[Rasch] NCLB, anchor items, and a Common Core (was: how many anchor items do I need)

Steven L. Kramer skramer1958 at verizon.net
Sat Jul 14 02:14:05 EST 2007


I'd expect that the NAEP people would be involved.  The point is to realize 
that setting standards behind a high stakes test is a very important and 
value-laden activity, requiring lots of expertise in student learning, in 
coherent development of content, etc.--so lots of experts need to be 
involved.  If theirs is only one voice among many, I suspect that the NAEP 
people would have useful input to offer.

----- Original Message ----- 
From: "Stuart Luppescu" <s-luppescu at uchicago.edu>
To: "Steven L. Kramer" <skramer1958 at verizon.net>
Cc: <Rasch at acer.edu.au>
Sent: Friday, July 13, 2007 10:17 AM
Subject: Re: [Rasch] NCLB, anchor items, and a Common Core (was: how many 
anchor items do I need)

On é?', 2007-07-13 at 09:40 -0400, Steven L. Kramer wrote:
> Dear Rasch colleagues,
> Here are my current thoughts about using Common Core items to improve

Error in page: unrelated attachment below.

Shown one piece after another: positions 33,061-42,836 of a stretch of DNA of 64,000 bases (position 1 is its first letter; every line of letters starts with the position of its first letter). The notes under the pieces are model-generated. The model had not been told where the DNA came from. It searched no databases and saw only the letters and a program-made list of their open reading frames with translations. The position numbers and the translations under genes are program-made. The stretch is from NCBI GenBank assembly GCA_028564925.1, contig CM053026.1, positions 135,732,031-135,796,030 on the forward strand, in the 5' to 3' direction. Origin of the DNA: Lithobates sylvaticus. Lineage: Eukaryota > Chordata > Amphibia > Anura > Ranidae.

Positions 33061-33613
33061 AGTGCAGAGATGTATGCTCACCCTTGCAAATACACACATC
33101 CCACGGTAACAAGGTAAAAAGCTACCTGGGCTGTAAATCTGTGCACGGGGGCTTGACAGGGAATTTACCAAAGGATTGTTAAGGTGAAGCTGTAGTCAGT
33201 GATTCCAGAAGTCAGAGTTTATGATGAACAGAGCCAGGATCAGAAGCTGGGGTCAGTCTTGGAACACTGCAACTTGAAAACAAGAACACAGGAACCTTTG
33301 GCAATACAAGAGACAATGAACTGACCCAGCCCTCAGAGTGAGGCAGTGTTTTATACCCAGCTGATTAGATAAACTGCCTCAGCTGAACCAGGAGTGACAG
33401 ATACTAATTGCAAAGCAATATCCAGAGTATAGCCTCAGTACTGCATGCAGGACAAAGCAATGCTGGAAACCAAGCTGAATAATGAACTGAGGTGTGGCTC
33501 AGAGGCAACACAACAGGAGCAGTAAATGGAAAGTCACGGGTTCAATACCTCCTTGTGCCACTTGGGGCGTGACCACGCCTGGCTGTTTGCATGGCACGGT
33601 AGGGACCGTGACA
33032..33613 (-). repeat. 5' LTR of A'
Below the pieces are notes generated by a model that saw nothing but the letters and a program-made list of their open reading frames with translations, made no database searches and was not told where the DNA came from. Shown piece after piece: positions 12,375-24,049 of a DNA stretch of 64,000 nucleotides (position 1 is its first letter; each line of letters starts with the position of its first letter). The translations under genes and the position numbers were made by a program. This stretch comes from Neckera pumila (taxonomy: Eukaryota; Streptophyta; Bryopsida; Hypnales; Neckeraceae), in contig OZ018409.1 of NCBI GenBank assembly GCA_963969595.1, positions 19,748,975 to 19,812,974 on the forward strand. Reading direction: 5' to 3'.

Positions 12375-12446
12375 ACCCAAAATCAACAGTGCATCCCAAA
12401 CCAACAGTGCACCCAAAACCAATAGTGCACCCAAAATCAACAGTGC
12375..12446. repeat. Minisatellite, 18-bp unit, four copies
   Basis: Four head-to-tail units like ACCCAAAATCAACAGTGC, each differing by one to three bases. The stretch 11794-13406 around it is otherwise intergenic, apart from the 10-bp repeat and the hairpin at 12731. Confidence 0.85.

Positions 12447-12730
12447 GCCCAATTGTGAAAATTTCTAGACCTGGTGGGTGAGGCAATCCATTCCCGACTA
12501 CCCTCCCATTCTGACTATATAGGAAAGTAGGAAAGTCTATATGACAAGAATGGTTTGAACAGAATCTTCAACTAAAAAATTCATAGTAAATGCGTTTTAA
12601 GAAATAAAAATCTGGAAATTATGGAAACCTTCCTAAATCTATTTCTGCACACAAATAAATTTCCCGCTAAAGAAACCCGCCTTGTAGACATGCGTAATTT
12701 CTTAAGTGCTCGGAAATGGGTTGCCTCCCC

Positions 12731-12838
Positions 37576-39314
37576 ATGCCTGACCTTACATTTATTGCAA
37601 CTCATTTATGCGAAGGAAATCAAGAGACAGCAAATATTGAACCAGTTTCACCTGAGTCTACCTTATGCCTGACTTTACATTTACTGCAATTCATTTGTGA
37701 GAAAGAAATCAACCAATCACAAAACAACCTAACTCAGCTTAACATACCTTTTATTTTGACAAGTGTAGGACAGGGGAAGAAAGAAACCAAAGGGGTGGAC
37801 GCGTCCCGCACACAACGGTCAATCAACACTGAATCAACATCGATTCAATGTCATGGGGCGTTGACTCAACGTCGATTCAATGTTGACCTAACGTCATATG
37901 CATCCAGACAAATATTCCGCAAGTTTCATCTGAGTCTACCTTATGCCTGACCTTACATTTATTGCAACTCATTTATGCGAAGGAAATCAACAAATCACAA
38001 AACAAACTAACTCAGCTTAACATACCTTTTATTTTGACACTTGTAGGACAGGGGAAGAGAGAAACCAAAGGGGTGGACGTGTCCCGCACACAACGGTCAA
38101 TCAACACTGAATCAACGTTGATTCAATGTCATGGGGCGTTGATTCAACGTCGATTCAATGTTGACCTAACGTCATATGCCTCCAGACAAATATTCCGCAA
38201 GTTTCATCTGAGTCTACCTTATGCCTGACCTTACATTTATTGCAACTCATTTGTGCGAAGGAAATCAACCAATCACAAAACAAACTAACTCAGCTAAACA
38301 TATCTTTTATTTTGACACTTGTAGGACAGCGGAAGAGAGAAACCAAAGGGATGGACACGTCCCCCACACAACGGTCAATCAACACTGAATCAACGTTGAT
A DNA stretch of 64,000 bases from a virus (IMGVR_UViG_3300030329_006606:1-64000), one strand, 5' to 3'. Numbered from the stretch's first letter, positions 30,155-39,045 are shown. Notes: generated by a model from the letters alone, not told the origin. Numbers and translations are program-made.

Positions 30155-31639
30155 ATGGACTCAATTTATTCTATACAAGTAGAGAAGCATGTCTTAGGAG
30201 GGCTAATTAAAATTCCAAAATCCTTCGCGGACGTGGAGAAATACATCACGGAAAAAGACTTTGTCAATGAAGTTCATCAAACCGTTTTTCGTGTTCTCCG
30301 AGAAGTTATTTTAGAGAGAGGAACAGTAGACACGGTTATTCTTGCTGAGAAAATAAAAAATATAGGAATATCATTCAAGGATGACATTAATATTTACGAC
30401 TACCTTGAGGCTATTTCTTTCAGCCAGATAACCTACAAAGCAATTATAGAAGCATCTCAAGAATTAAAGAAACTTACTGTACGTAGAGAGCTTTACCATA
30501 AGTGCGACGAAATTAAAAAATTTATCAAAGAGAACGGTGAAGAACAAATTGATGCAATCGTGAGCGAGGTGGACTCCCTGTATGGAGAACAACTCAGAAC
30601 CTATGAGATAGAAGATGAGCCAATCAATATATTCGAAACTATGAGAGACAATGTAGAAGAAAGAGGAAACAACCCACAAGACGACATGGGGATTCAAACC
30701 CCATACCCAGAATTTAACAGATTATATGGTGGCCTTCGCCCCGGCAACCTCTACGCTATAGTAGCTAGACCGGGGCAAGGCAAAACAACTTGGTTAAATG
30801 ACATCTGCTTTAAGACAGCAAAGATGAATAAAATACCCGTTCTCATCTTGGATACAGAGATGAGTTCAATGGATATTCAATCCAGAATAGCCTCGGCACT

> U.S. No Child Left Behind tests.  They are written for a non-technical
> audience and intentionally kept short.  I incorporated some of the
> earlier discussion on this list-serve about the limitations of
> equating given different sets of standards, although in very
> abbreviated form.
> What do you-all think?

Very interesting idea. It certainly will make it possible to compare
across states, while maintaining a good deal of local autonomy. It will
also leave the standard setting procedure up to the states, although
after this it will be clear which states have unusually low (or high)
standards. The only potential problem I anticipate is the guys who
developed NAEP getting their fingers into the process, making the
results opaque, obfuscated and useless.

Stuart Luppescu -=-=- slu <AT> ccsr <DOT> uchicago <DOT> edu
CCSR at U of C ,.;-*^*-;.,  ccsr.uchicago.edu
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Thank God I'm an atheist!

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